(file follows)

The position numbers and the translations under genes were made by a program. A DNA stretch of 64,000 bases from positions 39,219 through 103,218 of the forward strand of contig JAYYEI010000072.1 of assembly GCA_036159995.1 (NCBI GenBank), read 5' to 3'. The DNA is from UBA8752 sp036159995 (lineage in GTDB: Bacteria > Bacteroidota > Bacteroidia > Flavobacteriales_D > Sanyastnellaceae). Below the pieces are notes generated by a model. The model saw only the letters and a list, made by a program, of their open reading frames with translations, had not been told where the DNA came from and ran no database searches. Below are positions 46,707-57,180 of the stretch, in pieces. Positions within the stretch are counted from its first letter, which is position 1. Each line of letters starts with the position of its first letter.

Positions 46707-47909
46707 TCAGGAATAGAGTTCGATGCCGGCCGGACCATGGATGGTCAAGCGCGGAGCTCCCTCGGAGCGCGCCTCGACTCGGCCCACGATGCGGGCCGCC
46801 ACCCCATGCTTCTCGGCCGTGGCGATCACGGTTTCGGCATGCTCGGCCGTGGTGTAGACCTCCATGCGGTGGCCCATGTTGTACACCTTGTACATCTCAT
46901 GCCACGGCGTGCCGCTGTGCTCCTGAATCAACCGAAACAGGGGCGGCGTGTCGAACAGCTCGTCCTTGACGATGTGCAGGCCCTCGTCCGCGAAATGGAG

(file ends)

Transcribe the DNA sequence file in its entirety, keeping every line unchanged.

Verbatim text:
The position numbers and the translations under genes were made by a program. A DNA stretch of 64,000 bases from positions 39,219 through 103,218 of the forward strand of contig JAYYEI010000072.1 of assembly GCA_036159995.1 (NCBI GenBank), read 5' to 3'. The DNA is from UBA8752 sp036159995 (lineage in GTDB: Bacteria > Bacteroidota > Bacteroidia > Flavobacteriales_D > Sanyastnellaceae). Below the pieces are notes generated by a model. The model saw only the letters and a list, made by a program, of their open reading frames with translations, had not been told where the DNA came from and ran no database searches. Below are positions 46,707-57,180 of the stretch, in pieces. Positions within the stretch are counted from its first letter, which is position 1. Each line of letters starts with the position of its first letter.

Positions 46707-47909
46707 TCAGGAATAGAGTTCGATGCCGGCCGGACCATGGATGGTCAAGCGCGGAGCTCCCTCGGAGCGCGCCTCGACTCGGCCCACGATGCGGGCCGCC
46801 ACCCCATGCTTCTCGGCCGTGGCGATCACGGTTTCGGCATGCTCGGCCGTGGTGTAGACCTCCATGCGGTGGCCCATGTTGTACACCTTGTACATCTCAT
46901 GCCACGGCGTGCCGCTGTGCTCCTGAATCAACCGAAACAGGGGCGGCGTGTCGAACAGCTCGTCCTTGACGATGTGCAGGCCCTCGTCCGCGAAATGGAG